return(matrix(ret$beta.hat, nrow=B, byrow=TRUE)) } • This overwrites the version in bootreg.R. • Notice that it supports both serial and OpenMP parallelized versions via a call argument. Now for some timings. • Note that we use X2 and Y2 below so as not to clash with X and Y above. ## generate testing data n <- 5000 d <- 200 X2 <- 1/matrix(rt(n*d, df=1), ncol=d) beta <- c(1:d, 0) Y2 <- beta[1] + X2 %*% beta[-1] + rnorm(100, sd=3) ## testing bootstrapped OLS time2.Rlm <- system.time(boot.Rlm <- bootols.R(X2, Y2, B=1000, method="lm")) time2.Rinv <- system.time(boot.Rinv <- bootols.R(X2, Y2, B=1000, method="inv")) time2.Rsolve <- system.time(beta.Rsolve <- bootols.R(X2, Y2, B=1000, method="solve")) time2.Rcp <- system.time(beta.Rcp <- bootols.R(X2, Y2, B=1000, method="cp")) time2.Cinv <- system.time(boot.Cinv <- bootols(X2, Y2, B=1000, inv=TRUE)) time2.Csolve <- system.time(beta.Csolve <- bootols(X2, Y2, B=1000)) time2.Comp <- system.time(beta.Csolve <- bootols(X2, Y2, B=1000, call="bootols_omp_R")) The (elapsed) timings are summarized as follows. c(Rlm=time2.Rlm[3], Rinv=time2.Rinv[3], Rsolve=time2.Rsolve[3], Rcp=time2.Rcp[3], Cinv=time2.Cinv[3], Csolve=time2.Csolve[3], Comp=time2.Comp[3]) ## Rlm.elapsed Rinv.elapsed Rsolve.elapsed Rcp.elapsed Cinv.elapsed ## 121.756 26.113 16.552 9.110 3.363 ## Csolve.elapsed Comp.elapsed ## 3.686 1.918 • Here we see about a 1.92 factor speedup with the OpenMP version, which is not as impressive as in Question 1, above. • For timings under Rmkl, please see hw5_sol_mkl.html. The resulting speedup is is about $$16\times$$, which is impressive. ## Problem 3: Rcpp for swap (15 points) Revisit the swap function from problem 2 of homework 2 and write a version in Rcpp which, when called as swap.Rcpp(v, i, j) swaps entry i and j without copying the vector v. Demonstrate correctness, and compare timings with our fast swap.eval. Rcpp uses pointers, which means no copying, and leads to a trivial Cpp implementation. library(Rcpp) cppFunction(" void swapCpp(IntegerVector v, int i, int j){ int tmp = v[i-1]; v[i-1] = v[j-1]; v[j-1] = tmp; } ") First lets check for correctness. v <- 1:1000000000 swapCpp(v, 1, 2) v[1:5] ## [1] 2 1 3 4 5 • Bingo. To check that it is fast relative to our niave and eval-based solutions, lets paste those in too. swap <- function(v, i, j) { tmp <- v[i] v[i] <- v[j] v[j] <- tmp } swap.eval <- function() { e <- quote({tmp <- v[i]; v[i] <- v[j]; v[j] <- tmp}) eval(e, envir=parent.frame()) } The code below collects timings in duplicate. v <- 1:1000000000 i <- 1; j <- 2 library(microbenchmark) time.swap <- c(system.time(swap(v, i, j))[3], system.time(swap(v, i, j))[3]) time.cpp <- c(system.time(swapCpp(v, i, j))[3], system.time(swapCpp(v, i, j))[3]) time.eval <- c(system.time(swap.eval())[3], system.time(swap.eval())[3]) The timings are summarized below. cbind(swap=time.swap, cpp=time.cpp, eval=time.eval) ## swap cpp eval ## elapsed 0.800 0 0.796 ## elapsed 0.802 0 0.000 • Observe that the Rcpp version is faster than the eval version, by just a little bit. • But it does not require a “warm up” run. ## Problem 4: Rcpp for mvnllik (25 pts) Write an Rcpp version of logliks, called logliks.Rcpp which takes the same arguments. You may do this one of two ways, both for extra credit: • as a wrapper around the C function logliks; • as a C++ version of the R function logliks2. Demonstrate correctness (i.e., show that your new version gives the same answers as the old ones) and compare timings with the other methods. The C++ file mvnllik_sol.cpp contains an Rcpp wrapper which supports both serial and OpenMP versions via an argument omp which is FALSE by default. sourceCpp("mvnllik_sol.cpp") • Note that our Makevars, which provides the correct linking for the underlying linear algebra libraries, must reside in ~/.R/Makevars. sourceCcpp will not look in the current working directory for this file the way that R CMD SHLIB would. The code below collects the output and timings under these two new variations. time.Rcpp <- system.time(ll.Rcpp <- logliksCpp(t(Y), D, thetas, verb=verb)) time.RcppOmp <- system.time(ll.RcppOmp <- logliksCpp(t(Y), D, thetas, omp=TRUE, verb=verb)) The table below augments the one above with the new timings. c(R=time.R[3], R2=time.R2[3], C=time.C[3], Comp=time.Comp[3], Rcpp=time.Rcpp[3], RcppOmp=time.RcppOmp[3]) ## R.elapsed R2.elapsed C.elapsed Comp.elapsed ## 4.067 54.344 4.551 1.606 ## Rcpp.elapsed RcppOmp.elapsed ## 4.583 1.613 • Cool! The new Rcpp interface is a little bit faster, perhaps because it does less copying of the arguments. As a partial solution for the second option, we can consider using RArmadillo to replace dmvnorm. The code linked from that URL has been pasted into mvnllik_arma.cpp, and the following wrapper has been written to enable looping over theta, etc. library(RcppArmadillo) sourceCpp("mvnllik_arma.cpp") loglik.arma.omp <- function(Y, D, theta, nth=8) { if(ncol(Y) != nrow(D)) stop(" dimension mismatch") Sigma <- exp(-D/theta) + diag(sqrt(.Machine$double.eps), nrow(D))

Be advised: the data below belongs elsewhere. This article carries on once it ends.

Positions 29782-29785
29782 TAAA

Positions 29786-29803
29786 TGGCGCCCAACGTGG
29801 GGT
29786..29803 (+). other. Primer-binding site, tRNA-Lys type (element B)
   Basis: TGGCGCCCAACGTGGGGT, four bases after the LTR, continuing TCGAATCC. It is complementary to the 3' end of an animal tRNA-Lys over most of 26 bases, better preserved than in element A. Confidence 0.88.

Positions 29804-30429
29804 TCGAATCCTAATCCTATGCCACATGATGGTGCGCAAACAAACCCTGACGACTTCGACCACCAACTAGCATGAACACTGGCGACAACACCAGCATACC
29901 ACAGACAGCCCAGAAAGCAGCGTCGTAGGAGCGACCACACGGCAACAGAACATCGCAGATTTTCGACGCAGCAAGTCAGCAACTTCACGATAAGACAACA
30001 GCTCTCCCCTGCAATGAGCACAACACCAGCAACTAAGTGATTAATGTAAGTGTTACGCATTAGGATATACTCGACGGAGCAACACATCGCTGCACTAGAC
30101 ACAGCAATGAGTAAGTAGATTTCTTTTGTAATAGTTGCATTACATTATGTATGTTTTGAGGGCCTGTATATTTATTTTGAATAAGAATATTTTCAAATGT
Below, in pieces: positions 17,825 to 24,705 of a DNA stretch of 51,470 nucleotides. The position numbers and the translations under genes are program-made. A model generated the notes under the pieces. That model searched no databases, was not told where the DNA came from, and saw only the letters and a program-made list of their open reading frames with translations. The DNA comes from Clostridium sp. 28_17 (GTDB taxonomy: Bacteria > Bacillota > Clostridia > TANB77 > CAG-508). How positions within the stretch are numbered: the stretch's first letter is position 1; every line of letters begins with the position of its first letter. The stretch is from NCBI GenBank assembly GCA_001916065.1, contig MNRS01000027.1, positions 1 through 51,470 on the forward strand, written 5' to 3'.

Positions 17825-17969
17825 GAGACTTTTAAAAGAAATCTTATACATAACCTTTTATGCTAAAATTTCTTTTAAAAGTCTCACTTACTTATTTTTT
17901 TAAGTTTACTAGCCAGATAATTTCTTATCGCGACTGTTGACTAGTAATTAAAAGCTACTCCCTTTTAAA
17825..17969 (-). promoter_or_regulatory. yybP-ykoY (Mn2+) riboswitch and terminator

return(sum(dmvnrm_arma_mc(Y, rep(0, ncol(Y)), Sigma, TRUE, nth)))
}
• Note that this interfaces to OpenMP, however here the parallelization is over the rows of Y rather than over theta, which might not do as good of a job at utilizing all of the available cores (i.e., not all the time).
• The mvnllik_arma.cpp file also contains a serial version which is not being entertained here.

Now we can pass this new loglik.arma.omp function to our logliks.R function, which was written to utilize a generic log density function.

• First we have to set the argument specifying the number of threads.
formals(loglik.arma.omp)\$nth <- 16
time.RarmaOmp <- system.time(ll.RarmaOmp <- logliks.R(Y, D, thetas, verb=verb, ll=loglik.arma.omp))

The table below augments the ones above with the new time from above.

c(R=time.R[3], R2=time.R2[3], C=time.C[3], Comp=time.Comp[3], Rcpp=time.Rcpp[3],
RcppOmp=time.RcppOmp[3], RarmaOmp=time.RarmaOmp[3])
##        R.elapsed       R2.elapsed        C.elapsed     Comp.elapsed
##            4.067           54.344            4.551            1.606
##     Rcpp.elapsed  RcppOmp.elapsed RarmaOmp.elapsed
##            4.583            1.613            2.471
• Not quite as fast as either previous OpenMP-based versions, possibly because there is still some R in play to loop over the thetas.
• A fancier Rcpp version would include that loop on the C++ side. But since we already have a fast all-C++/C version, we’ll leave that for another time.

Results using MKL are provided in the companion document hw5_sol_mkl.html.

• As before, the speedup here is about $$3.5\times$$.